in anycase, I find it unfortunate that your website has suffered and is blocked by our government. Believe me, lobbying for the removal of the ban is barely a start. the only fear, is the fear of death for people. if charged with blasphemy in our own country, it is a no brainer really. How many people had to die to give iraq its freedom? how many americans believe those lives lost were in vain? what will free speech take to accomplish in a muslim country? how many lives must be lost over how much time before blasphemy laws are no longer a threat to free speech? how far can you take the limits of free speech? Is it fair to criticize the system of a country that tries to put civil limits on an act (by means of laws that are intended to protect that which is held sacred to billions) but then the country takes a step further to act out of reason?

My objective posting here and being actively part of the Dont Block the Blog campaign is for the sake of all bloggers. I am not here to offend anyone or to be offended. Ironically, it is the offence that brings us all together here. More importantly, what remains of an offence if some dont appreciate the weight it bears on certain societies?

Posted by: Zohare | March 13, 2006 01:30 AM

Can anyone guess who Brian, the active and staunch commenter here is?

Brian Twyman is the co-owner and editor along with his wife Tracey of a website called Plus Ultra, which can be found by going to plusultrablog.com and is one of the 12 blocked websites in not just Pakistan but also Turkey ;-)

And open letters to the State Department where you and your wife condemn the efforts of bloggers in Pakistan and elsewhere won't work because eventually you're just trying to show the pig headedness you all have built up from the inside.

I support freedom of speech but not one that defames another's religion, nor do I support the action the Pakistan Telecom Authority have taken to block blogspot.com - there they have shown their ignorance!

Posted by: Googler's relative | March 13, 2006 01:52 AM


What hath I wrought? Wow. DrawMohammedWeek was just a joke-sideblog. I even put it in mothballs last month. Oh well.

http://drawmohammedweek.blogspot.com
http://cdrsalamander.blogspot.com

Posted by: CDR Salamander | March 18, 2006 07:21 AM

The creative mind of a few local Pakistanis Yasir Memon & Naveed Memon - has created this nifty utility for those individuals in Pakistan stuck behind the Government supported censorship on our Internet

The way this service works is that you can simply go-to

http://www.pkblogs.com/blogname

where blogname is “blogname.blogspot.com”

Alternatively head on over to www.pkblogs.com - you get NO ads or any annoying pop-up to disturb your surfing experience, the service converts all inside and outside links

Posted by: anonymous | March 23, 2006 11:25 AM

Reacting to religious fanaticism in the same manner is as stupid (Or perhaps more)as the original insanity. It cannot make the fanatic see the folly of his own fanaticism but provides him with justification for his irrational behavior. Fanatics, religious as well as non-religious, are a bit sub-humans and need to be raised to human level. That may be done by staying cool and making them see the folly of their belief. I am a Muslim, hold utter contempt for fanatics but never show it when confronting one; part hypocrisy but largely to make him see that his beliefs have taken him away from everything nice that the religions stand for. Some times it does work but even when it doesn't, it is food for thought and might work at some later stage in better environs.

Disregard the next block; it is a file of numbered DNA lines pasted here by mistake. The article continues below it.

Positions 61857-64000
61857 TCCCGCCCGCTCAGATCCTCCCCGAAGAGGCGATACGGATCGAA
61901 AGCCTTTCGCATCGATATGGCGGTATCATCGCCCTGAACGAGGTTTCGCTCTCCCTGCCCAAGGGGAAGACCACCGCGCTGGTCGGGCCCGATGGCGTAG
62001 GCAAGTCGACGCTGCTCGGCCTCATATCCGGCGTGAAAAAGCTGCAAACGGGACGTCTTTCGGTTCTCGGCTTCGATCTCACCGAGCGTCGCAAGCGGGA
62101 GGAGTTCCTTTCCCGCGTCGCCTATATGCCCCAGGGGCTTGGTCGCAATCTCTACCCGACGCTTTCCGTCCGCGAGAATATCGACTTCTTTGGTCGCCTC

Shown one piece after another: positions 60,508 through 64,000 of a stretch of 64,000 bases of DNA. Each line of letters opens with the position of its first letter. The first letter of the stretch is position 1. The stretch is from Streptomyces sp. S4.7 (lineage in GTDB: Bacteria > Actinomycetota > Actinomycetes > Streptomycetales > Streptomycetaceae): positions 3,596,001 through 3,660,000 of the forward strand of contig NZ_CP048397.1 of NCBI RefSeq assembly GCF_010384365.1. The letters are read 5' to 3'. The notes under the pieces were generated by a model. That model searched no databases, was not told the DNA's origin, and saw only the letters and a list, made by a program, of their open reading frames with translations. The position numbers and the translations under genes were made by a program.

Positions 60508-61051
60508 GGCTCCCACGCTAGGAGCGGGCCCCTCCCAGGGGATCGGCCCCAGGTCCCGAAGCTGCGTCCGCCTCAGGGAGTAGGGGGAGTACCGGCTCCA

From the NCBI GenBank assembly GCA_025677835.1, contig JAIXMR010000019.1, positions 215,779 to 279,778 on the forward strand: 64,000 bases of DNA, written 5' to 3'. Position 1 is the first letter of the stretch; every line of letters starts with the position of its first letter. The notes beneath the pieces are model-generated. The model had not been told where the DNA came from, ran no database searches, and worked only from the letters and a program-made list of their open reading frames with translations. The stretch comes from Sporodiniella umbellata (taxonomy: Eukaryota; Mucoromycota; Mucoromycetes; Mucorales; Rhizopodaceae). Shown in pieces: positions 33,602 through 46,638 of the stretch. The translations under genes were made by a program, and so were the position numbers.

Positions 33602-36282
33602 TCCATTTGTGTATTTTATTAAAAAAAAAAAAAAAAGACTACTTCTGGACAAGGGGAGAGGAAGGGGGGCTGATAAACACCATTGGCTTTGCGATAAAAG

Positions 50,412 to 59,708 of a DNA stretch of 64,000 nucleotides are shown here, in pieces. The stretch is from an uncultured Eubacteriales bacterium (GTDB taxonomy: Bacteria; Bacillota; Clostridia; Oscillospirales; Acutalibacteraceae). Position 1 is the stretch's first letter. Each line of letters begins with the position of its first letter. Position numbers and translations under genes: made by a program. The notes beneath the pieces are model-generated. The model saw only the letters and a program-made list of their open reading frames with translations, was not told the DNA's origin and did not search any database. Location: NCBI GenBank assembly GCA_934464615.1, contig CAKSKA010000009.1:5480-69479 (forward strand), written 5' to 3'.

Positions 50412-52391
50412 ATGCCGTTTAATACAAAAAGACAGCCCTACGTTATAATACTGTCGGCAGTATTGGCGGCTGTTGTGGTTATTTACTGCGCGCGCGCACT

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Posted by: make money online at home | May 12, 2006 08:51 AM

The one good thing about Blogs getting blocked is that the censors no longer know what blogs contain. They could be slanderous, full of lies and libelous. The image of many people can be tarnished whether it is justified or not. Pakistanis living abroad get most of their 'news and opinions' from local bloggers - no one is stopping them. It seems the military regime imagines Pakistan is on some other planet from where no one can receive and kind of communication. Things have become so bad even emails are also being blocked.

Posted by: Blogs are seen | May 22, 2006 05:24 PM

The military regime's decision to block blogs - does not prevent people from posting them. So people abroad have access to the opinions people have here. The blocking only encourages slander, libel and absolute lies, because no one knows what is being posted. A person's image can be tarnished and he would never know about it. For many Pakistanis abroad - their source of 'new and views' are the blogs which people post, they do not rely on newspapers because they know government controls them. Censorship does not work, it has been proven time and again. People eventually get to know the truth. The stronger the censorship the more the violent the reaction there is to it. It does not matter what the laws say, individual opinions do matter and even information they pass on is of value.

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Posted by: Lionel | July 20, 2006 05:56 AM

Ok so let me get this straight, ALL blogs at Blogspot are being censored because a few of them contained blasphemous stuff.

Considering the original cartoon was published in a newspaper, does this mean that tomorrow we are going to ban ALL newspapers regardless of who is publishing them and what their content is? While we are at it why not magazines and books, too. Is the Big Brother scenario already here?

Quoted:
"I think the Iranian news paper's response was amusing actually, I am in favor of their contest, it shows the west exactly where the Iranian Gov. is coming from."

Hmmm! I guess the same way supporters of those cartoons showed where they were coming from.